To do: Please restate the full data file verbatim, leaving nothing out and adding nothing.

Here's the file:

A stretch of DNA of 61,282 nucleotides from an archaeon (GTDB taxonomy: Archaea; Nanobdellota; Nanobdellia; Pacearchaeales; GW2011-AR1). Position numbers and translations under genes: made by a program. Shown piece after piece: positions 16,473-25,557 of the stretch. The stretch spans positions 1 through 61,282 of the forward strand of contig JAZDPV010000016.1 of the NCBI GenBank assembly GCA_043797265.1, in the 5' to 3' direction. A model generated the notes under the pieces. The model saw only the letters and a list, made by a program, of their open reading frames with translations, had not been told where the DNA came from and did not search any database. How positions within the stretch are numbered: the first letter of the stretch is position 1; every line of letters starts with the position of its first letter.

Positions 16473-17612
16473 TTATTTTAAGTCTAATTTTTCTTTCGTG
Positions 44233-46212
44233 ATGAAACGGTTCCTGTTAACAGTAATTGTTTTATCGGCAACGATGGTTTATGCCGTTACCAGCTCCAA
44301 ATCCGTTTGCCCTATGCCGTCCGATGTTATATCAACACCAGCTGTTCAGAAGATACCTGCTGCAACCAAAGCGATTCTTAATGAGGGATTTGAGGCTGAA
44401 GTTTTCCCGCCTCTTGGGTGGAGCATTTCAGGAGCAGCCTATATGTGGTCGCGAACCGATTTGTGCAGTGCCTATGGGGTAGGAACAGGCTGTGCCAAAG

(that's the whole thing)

A stretch of DNA of 61,282 nucleotides from an archaeon (GTDB taxonomy: Archaea; Nanobdellota; Nanobdellia; Pacearchaeales; GW2011-AR1). Position numbers and translations under genes: made by a program. Shown piece after piece: positions 16,473-25,557 of the stretch. The stretch spans positions 1 through 61,282 of the forward strand of contig JAZDPV010000016.1 of the NCBI GenBank assembly GCA_043797265.1, in the 5' to 3' direction. A model generated the notes under the pieces. The model saw only the letters and a list, made by a program, of their open reading frames with translations, had not been told where the DNA came from and did not search any database. How positions within the stretch are numbered: the first letter of the stretch is position 1; every line of letters starts with the position of its first letter.

Positions 16473-17612
16473 TTATTTTAAGTCTAATTTTTCTTTCGTG
Positions 44233-46212
44233 ATGAAACGGTTCCTGTTAACAGTAATTGTTTTATCGGCAACGATGGTTTATGCCGTTACCAGCTCCAA
44301 ATCCGTTTGCCCTATGCCGTCCGATGTTATATCAACACCAGCTGTTCAGAAGATACCTGCTGCAACCAAAGCGATTCTTAATGAGGGATTTGAGGCTGAA
44401 GTTTTCCCGCCTCTTGGGTGGAGCATTTCAGGAGCAGCCTATATGTGGTCGCGAACCGATTTGTGCAGTGCCTATGGGGTAGGAACAGGCTGTGCCAAAG